left-aligned-image I am a 5th year PhD Candidate at the Electrical and Computer Engineering Dept. of Carnegie Mellon University. I enjoy applying economics, optimization and machine learning to wireless networks and sensor data. I have taken rigorous coursework to specialize in related techniques like Deep Learning, Deep Reinforcement Learning and Optimization Methods.

Through my research work, I’ve explored incentive mechanisms for user-centric resource allocation in wireless networks; I’ve worked on pricing optimizations for cellular dataplans, auction mechanisms for 5G and reinforcement learning for budget-driven bidding. I’ve also been interested in mining contextual information from IoT data for security and other applications; recently, I showed that almost 100% lane-level localization accuracy can be achieved with just 5 meters of accelerometer driving data, using deep LSTM networks.

Lately I’ve been intrigued by the possible uses of blockchain in edge networking. I’m interested in understanding the pricing and design of crypto-token systems for enabling edge scenarios like shared computing and networking. I am collaborating with blockchain-based IoT service provider Nodle in this effort. I am also interested in exploring the use of IoT sensor data in solving last-mile challenges in blockchain.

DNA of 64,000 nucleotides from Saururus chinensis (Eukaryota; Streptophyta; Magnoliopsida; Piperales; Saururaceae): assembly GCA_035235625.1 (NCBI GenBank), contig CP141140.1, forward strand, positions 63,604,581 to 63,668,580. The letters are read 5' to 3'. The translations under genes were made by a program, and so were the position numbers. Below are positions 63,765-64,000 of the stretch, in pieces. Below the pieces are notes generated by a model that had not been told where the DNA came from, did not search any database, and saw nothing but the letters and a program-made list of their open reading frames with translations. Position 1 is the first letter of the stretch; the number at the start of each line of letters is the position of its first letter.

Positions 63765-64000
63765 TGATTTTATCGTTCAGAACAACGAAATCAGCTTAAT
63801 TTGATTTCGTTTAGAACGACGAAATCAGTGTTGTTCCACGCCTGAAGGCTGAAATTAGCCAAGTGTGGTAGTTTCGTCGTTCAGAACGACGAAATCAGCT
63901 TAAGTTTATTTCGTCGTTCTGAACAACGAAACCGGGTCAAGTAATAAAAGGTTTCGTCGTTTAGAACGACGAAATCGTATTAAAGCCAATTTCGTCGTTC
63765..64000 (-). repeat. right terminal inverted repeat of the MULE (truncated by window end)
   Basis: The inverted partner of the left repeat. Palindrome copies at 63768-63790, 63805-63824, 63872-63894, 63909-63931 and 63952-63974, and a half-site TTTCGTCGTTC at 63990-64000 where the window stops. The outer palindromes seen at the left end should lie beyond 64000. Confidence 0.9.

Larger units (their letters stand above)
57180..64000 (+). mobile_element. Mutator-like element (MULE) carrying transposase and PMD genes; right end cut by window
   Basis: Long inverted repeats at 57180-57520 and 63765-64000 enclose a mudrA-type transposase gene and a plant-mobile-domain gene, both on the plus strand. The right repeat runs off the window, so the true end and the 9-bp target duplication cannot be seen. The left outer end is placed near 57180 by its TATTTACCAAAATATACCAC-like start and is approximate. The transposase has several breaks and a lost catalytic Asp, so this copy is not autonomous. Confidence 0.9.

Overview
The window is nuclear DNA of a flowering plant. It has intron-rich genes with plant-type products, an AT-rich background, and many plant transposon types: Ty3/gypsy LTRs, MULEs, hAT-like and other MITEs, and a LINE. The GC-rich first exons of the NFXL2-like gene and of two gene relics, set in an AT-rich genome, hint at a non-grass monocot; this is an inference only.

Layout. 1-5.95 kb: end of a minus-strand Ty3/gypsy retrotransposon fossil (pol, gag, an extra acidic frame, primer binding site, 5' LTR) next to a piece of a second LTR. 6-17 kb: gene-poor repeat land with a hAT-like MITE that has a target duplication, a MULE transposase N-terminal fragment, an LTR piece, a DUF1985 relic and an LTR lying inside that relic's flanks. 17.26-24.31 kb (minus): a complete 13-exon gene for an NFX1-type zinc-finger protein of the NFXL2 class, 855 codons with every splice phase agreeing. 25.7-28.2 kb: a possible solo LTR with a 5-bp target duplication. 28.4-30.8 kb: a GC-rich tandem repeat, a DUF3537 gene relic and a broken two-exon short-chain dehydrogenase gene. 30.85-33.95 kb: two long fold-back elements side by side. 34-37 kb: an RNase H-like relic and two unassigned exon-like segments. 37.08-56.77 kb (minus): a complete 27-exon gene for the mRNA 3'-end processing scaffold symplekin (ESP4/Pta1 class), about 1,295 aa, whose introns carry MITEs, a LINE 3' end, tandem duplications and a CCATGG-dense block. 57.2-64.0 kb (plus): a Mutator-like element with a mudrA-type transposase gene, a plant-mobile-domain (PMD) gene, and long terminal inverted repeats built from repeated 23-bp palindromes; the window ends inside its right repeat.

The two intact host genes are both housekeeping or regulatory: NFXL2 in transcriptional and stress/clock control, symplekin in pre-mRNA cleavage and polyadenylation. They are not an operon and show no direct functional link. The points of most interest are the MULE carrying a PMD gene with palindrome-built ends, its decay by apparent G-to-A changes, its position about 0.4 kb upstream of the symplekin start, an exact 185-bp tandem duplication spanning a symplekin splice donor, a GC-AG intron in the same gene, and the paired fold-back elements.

I am co-advised by Prof. Patrick Tague and Prof. Carlee Joe-Wong, and am a member of the MEWS and LIONS research groups. My research has been supported by various NSF and DARPA grants. I recently proposed my thesis entitled Incentivizing User-centric Resource Allocation in Wireless Networks in Real time, with Prof. Patrick Tague, Prof. Carlee Joe-Wong, Prof. Aron Laszka and Dr. Anand Raman as my committee.

left-aligned-image I did my undergraduate studies at the ECE dept. of Rutgers University, New Brunswick campus. I finished the Honors program in 3 years and graduated Summa Cum Laude in 2013 with Bachelors of Science in ECE. During this time, I also conducted an year of undergraduate research at WINLAB, and was recognized as a James Slade Scholar upon graduation.